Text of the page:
“Unity in the midst of diversity” is a commonly used expression in regard to engagement in dialogue. Living for two weeks in Sigayan, Sultan Naga Dimaporo, Lanao Del Norte, in Mindanao, Philippines, we encountered two distinct ethno-religious groups living in the same house. The first was the Meranao tribe, to which our host family belongs and the other was the Tala-andig, to which the woman of the house and her cousins belong (the two cousins of the woman of the house happened to be spending their vacation in the house when we arrived).
Usually, we ate together during meal times and we shared stories such us our life experiences, the people we have met and our journeys in life. One time during supper, we talked about our different cultures, religions and languages. There are many languages in the Philippines, with each different tribe having their own distinct language. For instance, my language is Ilonggo; Jerry, my seminarian companion at the time, speaks Bisaya. The Meranao speak their own Meranao language and the Tala-andig have their own, very distinct, language also.
However, despite our differences in language, one thing that stood out in all our conversations is that we all believe in one God who created the Earth and we all agreed that we have the responsibility to preserve and take care of our Mother Earth. In addition, though there are also differences in how we name or how we profess and worship the God we know, we all believe that it is due and proper to give thanks to this Mighty One. We discussed the different names of God according to our own language – Allah, Ginoo, Magbabaya, Dios – but we all agreed that this God alone is the creator of the universe. Through these discussions we developed a good friendship and we have good memories that we will treasure for many a day.
Looking back at the experience and the sharing we had, I realize that in dealing with religions or beliefs other than my own, it is better to talk about the commonalities rather than the differences. We all recognize that there are lots of differences when it comes to our traditions, beliefs and understanding of things. However, what is important for us is to recognize the oneness and commonalities among us – Ilonggo, Bisaya, Meranao and Tala-andig – foremost among which is that we believe in a God who created the world. Furthermore, it is also good to look at and learn from each other’s cultures and traditions because after all we are all Filipinos.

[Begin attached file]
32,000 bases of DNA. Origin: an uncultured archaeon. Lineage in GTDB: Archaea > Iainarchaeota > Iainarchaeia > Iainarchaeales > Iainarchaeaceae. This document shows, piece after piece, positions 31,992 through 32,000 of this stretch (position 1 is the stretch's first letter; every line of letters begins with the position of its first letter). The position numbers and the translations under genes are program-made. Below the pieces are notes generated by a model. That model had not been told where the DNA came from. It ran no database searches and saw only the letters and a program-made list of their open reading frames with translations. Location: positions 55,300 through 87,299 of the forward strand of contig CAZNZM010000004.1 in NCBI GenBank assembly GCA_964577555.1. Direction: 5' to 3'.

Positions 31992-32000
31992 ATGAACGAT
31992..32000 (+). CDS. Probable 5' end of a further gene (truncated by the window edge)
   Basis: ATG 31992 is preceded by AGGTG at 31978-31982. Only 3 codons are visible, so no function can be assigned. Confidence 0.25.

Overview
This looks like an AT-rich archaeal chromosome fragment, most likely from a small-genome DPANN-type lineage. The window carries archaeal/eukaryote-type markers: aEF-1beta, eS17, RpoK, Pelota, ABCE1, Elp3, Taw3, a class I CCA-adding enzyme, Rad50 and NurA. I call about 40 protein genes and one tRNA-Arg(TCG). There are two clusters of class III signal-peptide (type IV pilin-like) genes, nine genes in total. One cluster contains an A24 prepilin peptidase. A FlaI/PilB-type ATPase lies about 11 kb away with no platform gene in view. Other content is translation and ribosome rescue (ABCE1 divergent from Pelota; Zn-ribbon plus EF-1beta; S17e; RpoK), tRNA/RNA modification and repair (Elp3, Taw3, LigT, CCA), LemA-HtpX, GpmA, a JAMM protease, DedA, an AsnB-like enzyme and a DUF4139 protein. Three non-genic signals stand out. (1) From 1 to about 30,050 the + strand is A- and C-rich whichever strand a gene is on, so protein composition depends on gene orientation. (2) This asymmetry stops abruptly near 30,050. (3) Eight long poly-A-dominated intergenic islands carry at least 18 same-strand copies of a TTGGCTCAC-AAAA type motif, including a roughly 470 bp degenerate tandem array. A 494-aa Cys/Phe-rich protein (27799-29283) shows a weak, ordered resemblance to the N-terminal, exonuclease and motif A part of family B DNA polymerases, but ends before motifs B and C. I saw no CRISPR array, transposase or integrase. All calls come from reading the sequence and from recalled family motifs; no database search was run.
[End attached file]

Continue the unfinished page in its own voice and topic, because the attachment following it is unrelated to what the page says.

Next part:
Coming from the Province of Iloilo, on the island of Panay, where majority of people are Christians, it was quite difficult at the beginning to cope with living in Sultan Naga Dimaporo, where the majority of the people are Meranao Muslims. Amidst my apprehensions and fears – which come from exaggerated media coverage about Mindanao and the Muslims – I learned that not all we hear is correct. We need to discover the truth by living and experiencing the Muslim way of life. I am blessed and privileged to have had this immersion experience. It has refined my understanding and has helped me to process my negative emotions and perspectives towards Muslims. Through this experience I have come to know about the culture and beliefs, not only of the Meranao Muslims but also about the Tala-andig tribe. It was the first time that I heard and that this tribe exists in the Philippines!
Experience is indeed the best teacher, because this experience has not only taught me to deal with my fellow beings but has also enhanced my understanding and attitudes towards other people regardless of race, religion, beliefs, skin-color or nationality. Dialogue of Life is about experiencing – letting ourselves be immersed in cultures other than our own – rather than just listening to the media and reading books, newspapers and social networking sites that, inevitably, give us a very incomplete picture of the world around us.
Elbert Balbastro is a Columban seminarian from Iloilo, Panay, in the Central Philippines. He entered the Columban seminary formation in June 2012. He is in his second year of Theology in Pastoral Ministry at Loyola School of Theology, Ateneo de Manila University, Quezon City, Philippines.